Posts tagged ‘cisco’

A Social Media Case Study from Radian6

30 October, 2008 | | 1 Comment

Since June I’ve been bugging social media experts like Amy Paquette of Cisco, Gia Lyons of Jive Software, Steve Mann of SAP, Tac Anderson of HP, and Jeff Moriarty and Kelly Feller of Intel. I’ve been looking for the “Holy Grail of Social Media” – namely, case studies and ROI. So I’m pleased to tell you that VeriSign is now featured in a new case study from the brilliant Social Media Monitoring company, Radian6. Now I finally have something to give back to all of these folks who have been so generous with their time.

What Radian6 does is amazing. With all those “Google Alerts” and other info available, it can get tough to figure out what’s worth paying attention to. Radian6 is a blogosphere monitoring tool that helps cut through the noise and understand:

Who is talking about your brand?
What’s the level of engagement around any particular post?
What’s the overall influence of the blogger?

The tool takes a little training, since it is a bit complex. You create your own customized “River of News” which is an apt analogy, because without this tool you’re drowning in data. Radian6 (and Mike Manuel and Ryan Lack of Voce) have helped VeriSign stay on top of current trends, and much more…read the case study!

VeriSign and Voce Communications: A Radian6 Case Study

Company Culture at HP creates an Integrated Social Media Program

8 August, 2008 | | 5 Comments

Part one of an “interview” with HP’s Tac Anderson

Tac Anderson is a the Web 2.0 Strategic lead for HP’s Imaging and Printing group. HP is one of the brands that I benchmarked for blogging best practices in 2005, so I was curious to find out what they are doing today with social media. Tac has been a student of social media since back in the 90s when we used to call this stuff “Community.” He truly loves his work, saying:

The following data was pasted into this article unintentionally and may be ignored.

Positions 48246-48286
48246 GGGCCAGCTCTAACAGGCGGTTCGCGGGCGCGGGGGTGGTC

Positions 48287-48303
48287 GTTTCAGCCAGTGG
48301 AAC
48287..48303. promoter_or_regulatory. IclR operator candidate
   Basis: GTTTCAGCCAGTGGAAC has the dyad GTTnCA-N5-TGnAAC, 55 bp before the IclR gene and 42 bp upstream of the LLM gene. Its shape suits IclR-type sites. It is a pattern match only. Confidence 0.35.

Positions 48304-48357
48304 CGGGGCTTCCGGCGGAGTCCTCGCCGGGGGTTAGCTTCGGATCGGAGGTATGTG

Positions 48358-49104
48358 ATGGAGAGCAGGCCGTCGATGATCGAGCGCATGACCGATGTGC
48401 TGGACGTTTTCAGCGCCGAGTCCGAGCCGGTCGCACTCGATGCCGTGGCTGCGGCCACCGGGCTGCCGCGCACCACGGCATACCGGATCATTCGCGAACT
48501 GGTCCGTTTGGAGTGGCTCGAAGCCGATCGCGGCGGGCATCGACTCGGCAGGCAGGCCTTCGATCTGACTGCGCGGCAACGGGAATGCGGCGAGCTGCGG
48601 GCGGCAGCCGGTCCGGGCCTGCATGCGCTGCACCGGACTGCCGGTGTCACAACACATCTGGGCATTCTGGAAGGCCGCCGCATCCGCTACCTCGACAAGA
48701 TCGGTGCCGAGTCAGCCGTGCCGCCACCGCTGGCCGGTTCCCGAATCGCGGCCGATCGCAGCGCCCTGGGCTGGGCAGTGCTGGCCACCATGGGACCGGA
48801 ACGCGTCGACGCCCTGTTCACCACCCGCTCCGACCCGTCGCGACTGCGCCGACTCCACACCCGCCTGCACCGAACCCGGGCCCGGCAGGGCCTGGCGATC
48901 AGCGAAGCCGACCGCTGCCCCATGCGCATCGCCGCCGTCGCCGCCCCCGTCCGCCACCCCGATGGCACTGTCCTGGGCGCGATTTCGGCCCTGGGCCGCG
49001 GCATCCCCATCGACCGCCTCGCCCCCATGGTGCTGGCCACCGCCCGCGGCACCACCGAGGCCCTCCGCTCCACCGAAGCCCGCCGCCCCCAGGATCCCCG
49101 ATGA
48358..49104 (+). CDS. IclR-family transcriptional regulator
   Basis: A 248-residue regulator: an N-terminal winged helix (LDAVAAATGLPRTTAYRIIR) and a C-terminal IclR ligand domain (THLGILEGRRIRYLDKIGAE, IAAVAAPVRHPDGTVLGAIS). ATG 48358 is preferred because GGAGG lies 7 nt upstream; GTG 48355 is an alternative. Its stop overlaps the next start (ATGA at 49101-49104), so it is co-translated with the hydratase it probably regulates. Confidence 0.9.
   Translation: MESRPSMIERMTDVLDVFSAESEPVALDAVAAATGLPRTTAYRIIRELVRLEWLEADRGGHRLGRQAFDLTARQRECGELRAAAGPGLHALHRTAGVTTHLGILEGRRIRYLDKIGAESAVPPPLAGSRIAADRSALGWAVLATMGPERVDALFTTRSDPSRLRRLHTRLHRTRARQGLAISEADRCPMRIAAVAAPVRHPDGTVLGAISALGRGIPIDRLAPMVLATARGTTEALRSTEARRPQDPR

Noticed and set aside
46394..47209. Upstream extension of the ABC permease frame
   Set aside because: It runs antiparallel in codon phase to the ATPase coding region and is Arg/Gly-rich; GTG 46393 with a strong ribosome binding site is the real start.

If I wasn’t getting paid to do this, I’d be getting in trouble for doing it too much at work.
– Tac Anderson

Does HP have the Three “Success Indicators” For Social Media?
As I have previously blogged, there are three factors that are present in Enterprise Companies that are successful in the use of social media:
1. A top-down driven approach
2. A robust internal community
3. A company culture that encourages openness and trust.

At HP the hierarchy is flat, with small, empowered work teams and managers who control their own budget. There are 3 business units, Tac works in Imaging and Printing (IPG). Tac’s BU is advanced in their use use of social media, mostly because their executive Vice President was a key driver of Web 2.0 technologies inside HP. So, just like we saw at Cisco, Intel and SAP, there was a top-down driven approach at HP

Tac described a strong internal community at HP, with hundreds of blogs, and an Internal Wiki called “Pligg” (like “Digg.) There are many more social media tools used internally than externally.

The motivated, empowered workforce at HP creates a culture that is conducive to embracing social media. The business units are independent of each other; there is no Corporate Social Media Team. There is a lot of social-media-related activity at HP, but it’s more about integrating Social Media into existing Corporate Communications or product launches.